Banking Fintech UX

Holy banking paralysis, Batman!

Holy banking paralysis, Batman! Why has fintech innovation dragged? Image: STHLM, Flickr Creative Commons
Written by Duena Blomstrom

Why has fintech innovation dragged, and why is banking suffering from analysis paralysis? Duena Blomstrom looks at a number of issues.

The long writing hiatus is chiefly due to being busy, but also having to process how I feel about a rather bedazzling find: “Tangible banking” stood still while I was “away”.

Not all of it, of course – there was much done on the launch and proposition of challengers and front-end of neobanks – but for traditional, big retail banks, time shockingly stood still. A time they could hardly afford to lose to begin with.

As some of you know, I left the very practical side of things – selling and designing a core transaction and data fintech product for banks who desperately needed it, as it could dramatically change the consumer experience. I did this about 18 months ago, to do the “less tangible” banking stuff, and ask them to stop and think of consumers’ feelings and take introspective, long, hard looks at their organisations. One would argue that I moved from being a “doer” to a “thinker”. Some would argue I moved from being a fintech-er to being a professional finger pointer. Call it what you will, I spent that time writing as a banking consumer advocate, advising lots of fintech companies on how to approach (if not defeat) inertia, and even working with a handful of genius banks who “got it”.

A couple of months ago, I went back to “tangible banking” by working closely with a company that also has an amazingly smart and technically brilliant product to dramatically change the consumer experience, this time on the onboarding side. I was blow away by where banks had gotten in the time that I was “away”.

Nowhere much.

The heavy stuff

Reaching out to some of my old clients and prospects I heard the same complaints and excuses, and I attributed them to the natural moaning needs of unsung heroes – bank employees who stuck it out during this fintech palooza and tried to make these organisations move. A task worthy of Sisyphus.

Sadly, as I gained a deeper understanding of what exactly their organisations have brought to the consumer in the time I had joined the “intangible banking fixers” brigade, the complaints are genuine – nearly nothing substantial can be pointed to, and some of the same projects that were slow moving back then are still around, whether on hold or being resurrected now. The big, worthy ones. The ones about IRL data access, the ones about replacing spaghetti back-ends that prevent change, the ones about vision that’s truly digital – the heavy stuff.

Look, I get banking inertia caused by “Business Prevention Departments” (JP Nicols Perpetuity TM) as much as the next frustrated doer or thinker in the industry, and I realise that, to my FinTech Mafia gang, this is another article on the “same stuff I’ve been writing about since 2000”, but this is a whole new level of ludicrous. When I left “tangible banking”, there was much buzz about how banks were “finally getting somewhere”, and heaps of really solid projects in the works. They have all but vanished.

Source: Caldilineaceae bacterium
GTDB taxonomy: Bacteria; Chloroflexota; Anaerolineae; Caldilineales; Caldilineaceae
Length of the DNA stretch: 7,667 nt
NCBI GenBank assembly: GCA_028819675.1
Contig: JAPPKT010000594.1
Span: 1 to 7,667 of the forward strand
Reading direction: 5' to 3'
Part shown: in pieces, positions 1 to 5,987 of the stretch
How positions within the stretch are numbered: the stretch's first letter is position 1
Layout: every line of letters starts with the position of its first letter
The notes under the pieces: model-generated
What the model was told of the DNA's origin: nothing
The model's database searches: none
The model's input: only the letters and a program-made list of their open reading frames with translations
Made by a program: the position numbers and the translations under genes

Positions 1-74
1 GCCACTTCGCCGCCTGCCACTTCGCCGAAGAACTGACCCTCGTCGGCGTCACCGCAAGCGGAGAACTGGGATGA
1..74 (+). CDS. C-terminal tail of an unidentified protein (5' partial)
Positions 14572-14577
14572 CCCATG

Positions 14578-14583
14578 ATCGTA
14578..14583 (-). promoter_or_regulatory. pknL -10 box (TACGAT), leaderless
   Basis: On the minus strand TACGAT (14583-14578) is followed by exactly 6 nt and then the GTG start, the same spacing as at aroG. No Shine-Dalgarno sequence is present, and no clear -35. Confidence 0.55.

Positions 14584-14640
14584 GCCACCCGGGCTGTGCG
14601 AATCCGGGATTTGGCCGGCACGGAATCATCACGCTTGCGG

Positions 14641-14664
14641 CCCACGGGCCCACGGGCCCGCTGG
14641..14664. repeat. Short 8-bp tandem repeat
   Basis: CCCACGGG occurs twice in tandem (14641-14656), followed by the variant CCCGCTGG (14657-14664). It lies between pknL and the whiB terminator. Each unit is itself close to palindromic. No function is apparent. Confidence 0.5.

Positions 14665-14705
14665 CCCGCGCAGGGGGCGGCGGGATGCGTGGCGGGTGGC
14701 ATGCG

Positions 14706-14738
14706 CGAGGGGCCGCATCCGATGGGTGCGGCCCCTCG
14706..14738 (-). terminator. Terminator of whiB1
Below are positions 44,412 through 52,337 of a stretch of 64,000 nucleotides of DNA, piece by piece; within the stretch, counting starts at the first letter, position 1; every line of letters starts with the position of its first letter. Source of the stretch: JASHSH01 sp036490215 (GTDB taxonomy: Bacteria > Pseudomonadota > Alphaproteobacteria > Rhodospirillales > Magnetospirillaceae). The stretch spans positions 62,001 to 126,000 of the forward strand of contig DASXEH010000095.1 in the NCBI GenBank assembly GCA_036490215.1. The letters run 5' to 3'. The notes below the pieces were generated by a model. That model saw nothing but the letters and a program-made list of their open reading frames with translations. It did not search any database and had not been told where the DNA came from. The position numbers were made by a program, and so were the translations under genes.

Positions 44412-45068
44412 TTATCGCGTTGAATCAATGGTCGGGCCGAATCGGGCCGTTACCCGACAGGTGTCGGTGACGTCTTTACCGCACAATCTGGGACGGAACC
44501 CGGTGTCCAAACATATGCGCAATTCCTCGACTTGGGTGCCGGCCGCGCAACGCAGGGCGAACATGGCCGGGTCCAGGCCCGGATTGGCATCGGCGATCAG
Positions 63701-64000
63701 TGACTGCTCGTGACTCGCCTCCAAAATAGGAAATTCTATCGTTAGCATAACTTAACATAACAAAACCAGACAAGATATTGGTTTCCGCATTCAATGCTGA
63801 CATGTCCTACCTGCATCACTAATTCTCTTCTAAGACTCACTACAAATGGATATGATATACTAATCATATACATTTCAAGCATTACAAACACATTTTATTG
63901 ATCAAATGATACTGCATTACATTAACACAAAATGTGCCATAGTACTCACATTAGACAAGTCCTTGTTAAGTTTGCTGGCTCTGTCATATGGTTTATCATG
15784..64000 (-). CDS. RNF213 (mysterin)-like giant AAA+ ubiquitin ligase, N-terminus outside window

Here is who (and what) I blame:

  • Blockchain. Yes, it’s complex, and yes it’s potentially revolutionary, but did everyone in every financial institution drop everything else they were thinking about to read and learn about it?
  • The slow pace of industry innovation. Just look at a the Finovate buzzwords card and you’ll know nothing much was offered to the banks from the fintech innovation side of things in the last 3-4 shows. This is partly because there is state-of-the-art front-end and no easily approachable back-end proposition fodder out there, but also because fintech needs to make a buck, and pushing the innovation barrel too far ahead of the banks makes no ROI sense.
  • The inability to catch up with knowledge houses. Six or seven years ago, the big consulting giants were woefully behind in offering any kind of serious strategic guidance to big retail banks in digital, and top product offerings stood in for them. They still are and they still do.
  • Fintech commentator inflation. A few years ago, there were 30-50 voices internationally who stepped in for the knowledge void created by the analysts and consultants. In two years, that number has immeasurably exploded. While this will be great for the industry over the next two years – as it will filter into real value, and some newcomers are providing this already – it’s simply just massive noise for the banks, compounding their confusion.
  • The Great FinTech Distraction (TM). The mere number of innovation labs, funds, incubators, aggregators, and all other “-gators” says it all. How is one to focus on getting things done when one isn’t sure what the next best thing is, and needs to keep on scouting?

Much as I would rather find reasons to praise the big retail banks and distance myself from the mindless bank bashing that some have taken up as a sport, for the reasons above I feel that everyone dropped the ball and allowed a vicious sort of analysis paralysis to take over. Let’s pick it up again and get going on that free-to-spend project from 2001.

READ NEXT: Banks’ innovation initiatives should start with a clear ‘Why?’

– This article is reproduced with kind permission. Some minor changes have been made to reflect BankNXT style considerations. Read more here. Image: STHLM, Flickr Creative Commons

About the author

Duena Blomstrom

Duena Blomstrom is an independent digital banking consultant, an entrepreneur and VC, a mentor for Startupbootcamp and Techstars, an uncomfortably opinionated blogger, and a public speaker at industry events.

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